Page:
recognized his rights as a human defended Tom
defied Maycomb's gossip
fought to make a difference Scout's life Aunt Alexandra Jem Calpurnia shows strength
unabashed by racism
supportive of Atticus role model
proud of father primary caregiver
mother figure to Scout Maycomb small secluded gossip and reputations don't change
whole town finds out about news community is quite familiar with eachother
little interest from outside the town
less global influences Finch household respectful Finch family Atticus Scout & Jem respected everyone, regardless of age, race, or reputation
taught children to treat others how they'd like to be treated honored Atticus' views
learned to respect Tom, Mrs. Dubose, and Boo Radley reputation racism gossip any news is quick to spread throughout Maycomb
characters don't realize or confront their bias Terms rhetorical devices enhance the listening pleasure of a poem figurative devices repetition alliteration assonance consonance repitition of initial sounds within a line of a poem repetition of >2 vowels repetition of >2 consonant sounds onomatopoeia word's sound suggests it's meaning eg
woof sounds euphony cacophony harmonious words which create a pleasant flow harsh sounds intentionaly placed together comparison simile metaphor conceit direct comparison using "like", "as", or "than" direct comparison using identification ("is") extended, elaborate metaphor characterization personification humanistic qualities given to inanimate things or ideas apostrophe an address to a person or personified object not present emphasis allusion direct reference to a different popular idea hyperbole an impossible exaggeration litote understatement used for emphasis repetition words or sounds repeated to provoke emotion symbolism an image suggesting another idea contradiction paradox oxymoron rhetorical question euphemism asking a question with an obvious answer a seemingly contradictory statement that may be true two contradictory terms brought to emphasize an idea expression of an unpleasant fact in more pleasing language Introduces the characters, setting, and any critical background history The problem in a story that a character must come across, either against another antagonistic force, or the character itself. External Types of Conflict Man vs. Man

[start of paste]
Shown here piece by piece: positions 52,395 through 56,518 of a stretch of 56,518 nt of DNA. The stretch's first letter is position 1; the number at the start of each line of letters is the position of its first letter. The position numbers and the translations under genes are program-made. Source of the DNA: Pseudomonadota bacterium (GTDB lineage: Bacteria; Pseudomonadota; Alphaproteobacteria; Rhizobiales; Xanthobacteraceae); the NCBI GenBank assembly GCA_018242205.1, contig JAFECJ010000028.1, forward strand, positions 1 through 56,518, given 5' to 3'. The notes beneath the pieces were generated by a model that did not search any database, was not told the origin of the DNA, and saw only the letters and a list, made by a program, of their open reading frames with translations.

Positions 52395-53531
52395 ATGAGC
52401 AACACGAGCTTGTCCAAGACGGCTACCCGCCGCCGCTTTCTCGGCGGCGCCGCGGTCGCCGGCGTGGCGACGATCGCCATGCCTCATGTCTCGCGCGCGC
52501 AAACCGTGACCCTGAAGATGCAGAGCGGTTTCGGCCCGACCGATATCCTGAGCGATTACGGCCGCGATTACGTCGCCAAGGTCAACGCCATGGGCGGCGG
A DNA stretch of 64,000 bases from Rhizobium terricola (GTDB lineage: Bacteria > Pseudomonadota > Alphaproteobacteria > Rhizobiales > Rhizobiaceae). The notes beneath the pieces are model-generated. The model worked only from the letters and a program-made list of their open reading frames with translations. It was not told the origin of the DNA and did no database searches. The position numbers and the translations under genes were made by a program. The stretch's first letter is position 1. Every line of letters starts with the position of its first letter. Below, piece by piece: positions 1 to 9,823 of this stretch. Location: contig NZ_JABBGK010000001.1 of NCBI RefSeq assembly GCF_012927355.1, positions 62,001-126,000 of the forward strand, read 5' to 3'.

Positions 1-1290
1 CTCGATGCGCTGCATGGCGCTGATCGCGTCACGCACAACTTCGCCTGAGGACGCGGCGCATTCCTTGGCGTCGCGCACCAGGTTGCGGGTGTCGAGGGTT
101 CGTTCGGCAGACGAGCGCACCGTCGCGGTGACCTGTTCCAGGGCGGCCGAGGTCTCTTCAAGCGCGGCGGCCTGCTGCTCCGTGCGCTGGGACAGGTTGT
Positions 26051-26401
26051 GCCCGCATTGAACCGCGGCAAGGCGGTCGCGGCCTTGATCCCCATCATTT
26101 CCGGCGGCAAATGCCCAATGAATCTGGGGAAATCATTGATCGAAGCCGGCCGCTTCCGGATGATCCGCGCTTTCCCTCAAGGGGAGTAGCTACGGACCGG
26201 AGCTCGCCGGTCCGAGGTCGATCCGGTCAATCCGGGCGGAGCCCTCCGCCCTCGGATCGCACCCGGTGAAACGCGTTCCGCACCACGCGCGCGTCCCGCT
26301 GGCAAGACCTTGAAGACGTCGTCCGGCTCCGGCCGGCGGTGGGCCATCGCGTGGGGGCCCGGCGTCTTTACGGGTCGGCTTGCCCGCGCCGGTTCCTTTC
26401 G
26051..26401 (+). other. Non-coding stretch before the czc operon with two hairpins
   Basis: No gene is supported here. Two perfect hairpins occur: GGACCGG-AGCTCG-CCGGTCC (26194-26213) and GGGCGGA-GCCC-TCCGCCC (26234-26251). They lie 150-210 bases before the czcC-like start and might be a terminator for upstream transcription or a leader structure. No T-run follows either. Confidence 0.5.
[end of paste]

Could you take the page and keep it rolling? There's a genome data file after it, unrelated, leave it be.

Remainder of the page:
protagonist is pitted against another character, or group of characters. sometimes physical Man vs. Nature
protagonist has conflict with an element outside of his control Man vs. Society
protagonist struggles against ideas, practices, or customs of other people Man vs. Self